eNewsletter Article

As this newsletter goes to press, the Steering Committee of the NERP Tropical Ecosystems Hub has just held its penultimate meeting and all of the projects not yet completed will move into their final wind-up activities over the next three months.

The e-Atlas team will be represented at the upcoming 2014 Winds of Zenadth Torres Strait cultural festival on Thursday Island from 9-12 September. This event is run every two years and brings together thousands of people from the region. The e-Atlas team will showcase the newly developed Torres Strait e-Atlas.

A workshop was held on the 5th August, exploring the impact of cumulative pressures on the Great Barrier Reef. The workshop was facilitated by Britta Schaffelke, AIMS, and summarized the outputs from all NERP water quality projects including 4.1, 4.2 and 5.2. The day focused on the measurement of the accumulation of impacts on reef organisms from simultaneous and sequential pressures which are diminishing the ability of the reef to recover to previous states (i.e. impaired resilience).

An Outlook Consensus workshop was organised and convened by the Great Barrier Reef Marine Park Authority (GBRMPA) in Townsville on 14–16 October 2013 supported by ‘Contestable Funds’ from the Tropical Ecosystems Hub. The objective of the workshop was to secure an independent set of expert judgments about condition, trends and risks in the Great Barrier Reef Region that could be used to inform GBRMPA’s preparation of the 2014 Great Barrier Reef Outlook Report.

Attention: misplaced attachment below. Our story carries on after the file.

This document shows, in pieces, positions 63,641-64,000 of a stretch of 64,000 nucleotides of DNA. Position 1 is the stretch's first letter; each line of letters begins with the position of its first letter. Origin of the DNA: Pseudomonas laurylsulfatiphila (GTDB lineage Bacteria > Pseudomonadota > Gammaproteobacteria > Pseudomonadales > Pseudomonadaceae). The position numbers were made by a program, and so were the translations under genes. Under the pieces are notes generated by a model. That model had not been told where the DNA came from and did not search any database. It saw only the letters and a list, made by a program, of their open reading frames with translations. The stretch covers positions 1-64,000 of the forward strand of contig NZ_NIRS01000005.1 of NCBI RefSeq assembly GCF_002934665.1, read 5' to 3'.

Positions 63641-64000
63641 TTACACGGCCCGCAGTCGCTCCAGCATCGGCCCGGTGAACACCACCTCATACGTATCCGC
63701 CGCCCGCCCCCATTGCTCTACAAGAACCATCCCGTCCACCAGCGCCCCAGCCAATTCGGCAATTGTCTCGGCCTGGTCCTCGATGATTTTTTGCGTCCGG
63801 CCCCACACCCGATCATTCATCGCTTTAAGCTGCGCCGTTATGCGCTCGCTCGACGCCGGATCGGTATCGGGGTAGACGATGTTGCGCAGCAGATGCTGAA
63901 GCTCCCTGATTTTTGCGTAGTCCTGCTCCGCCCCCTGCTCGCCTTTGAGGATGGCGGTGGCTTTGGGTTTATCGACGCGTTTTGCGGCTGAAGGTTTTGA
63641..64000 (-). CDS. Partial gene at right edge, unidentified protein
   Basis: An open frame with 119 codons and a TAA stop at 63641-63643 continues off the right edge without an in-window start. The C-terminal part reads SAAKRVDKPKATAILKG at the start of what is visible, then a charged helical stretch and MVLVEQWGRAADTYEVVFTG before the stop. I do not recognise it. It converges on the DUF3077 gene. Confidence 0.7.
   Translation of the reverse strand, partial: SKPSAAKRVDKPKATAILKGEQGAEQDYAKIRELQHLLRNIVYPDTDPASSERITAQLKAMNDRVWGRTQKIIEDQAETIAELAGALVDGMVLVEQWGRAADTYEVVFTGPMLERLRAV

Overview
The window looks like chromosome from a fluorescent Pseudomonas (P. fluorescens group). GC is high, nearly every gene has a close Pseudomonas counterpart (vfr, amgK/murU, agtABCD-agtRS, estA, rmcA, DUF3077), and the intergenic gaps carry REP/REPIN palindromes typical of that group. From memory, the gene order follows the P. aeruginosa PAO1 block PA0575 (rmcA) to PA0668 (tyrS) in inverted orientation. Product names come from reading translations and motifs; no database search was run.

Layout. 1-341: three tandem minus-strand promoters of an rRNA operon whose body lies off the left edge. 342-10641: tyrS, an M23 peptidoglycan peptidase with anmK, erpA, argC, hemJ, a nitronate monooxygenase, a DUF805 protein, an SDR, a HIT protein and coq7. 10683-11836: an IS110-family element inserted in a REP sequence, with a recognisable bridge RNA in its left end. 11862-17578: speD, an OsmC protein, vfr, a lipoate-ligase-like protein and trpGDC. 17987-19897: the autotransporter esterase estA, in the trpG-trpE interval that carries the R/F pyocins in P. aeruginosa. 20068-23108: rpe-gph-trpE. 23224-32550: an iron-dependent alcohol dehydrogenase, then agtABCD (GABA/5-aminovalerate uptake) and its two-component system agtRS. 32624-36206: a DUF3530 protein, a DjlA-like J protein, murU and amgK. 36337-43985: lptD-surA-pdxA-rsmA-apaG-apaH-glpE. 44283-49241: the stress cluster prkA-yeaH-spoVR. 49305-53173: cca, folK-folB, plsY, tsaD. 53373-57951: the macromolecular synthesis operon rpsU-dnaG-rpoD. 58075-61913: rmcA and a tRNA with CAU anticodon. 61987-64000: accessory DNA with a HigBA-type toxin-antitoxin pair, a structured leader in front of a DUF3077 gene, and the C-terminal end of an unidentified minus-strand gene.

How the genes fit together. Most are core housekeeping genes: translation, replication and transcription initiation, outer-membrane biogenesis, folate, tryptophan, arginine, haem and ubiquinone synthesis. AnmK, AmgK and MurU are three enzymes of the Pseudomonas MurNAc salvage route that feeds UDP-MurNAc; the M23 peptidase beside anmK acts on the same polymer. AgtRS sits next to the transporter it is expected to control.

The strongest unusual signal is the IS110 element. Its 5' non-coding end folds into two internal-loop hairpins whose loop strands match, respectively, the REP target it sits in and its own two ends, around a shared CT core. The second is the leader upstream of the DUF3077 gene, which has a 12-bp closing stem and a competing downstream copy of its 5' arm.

Climate change and other evolving issues present both challenges and opportunities to Torres Strait communities. In order to assist communities and governance structures to think about the future, an ‘Adaptation Integration Workshop’ was held on Thursday Island from 23 July - 25 July. The workshop was led by CSIRO with support from TSRA.

CSIRO and JCU researchers from the Social and Economic Long Term Monitoring Program (SELTMP) have recently been engaging with Reef managers, stakeholders and industry representatives, to develop a monitoring framework for the social and economic aspects of ports and shipping in the Great Barrier Reef (GBR).

After three years of applied public good research to guide and assist policy, management and decision-making in the tropical ecosystems of northeastern Australia, Hub participants will meet in Cairns in November to present their work to a diverse audience.

Scientists recently published research in the international journal, Marine Pollution Bulletin that reinforces the need for improved land management practices in order to prevent unnecessary sediment runoff that is affecting the health of the Great Barrier Reef.

Dr. Tara Clark (UQ)

Researchers from NERP Project 1.3 are well on their way to uncovering many of the Great Barrier Reef’s secrets by studying fossil and dead coral remains.

Their results have documented long term changes on coral reef ecosystems spanning thousands of years, as well as more recent change that coincides with human settlement on the Queensland coastline.

Prof. Scott Bainbridge (AIMS) and Dr. Scarla Weeks (UQ)

While the 2013-14 summer was cool, satellite data show that conditions have been developing that could lead to a warmer summer in 2014-15. Neutral ENSO conditions continued in the Pacific through January to May but the eastward propagation of an intense wave of warm water, known as a Kelvin Wave, across the tropical Pacific Ocean over the past several months, has led to a 70-80% probability of transition to El Niño conditions by spring 2014.


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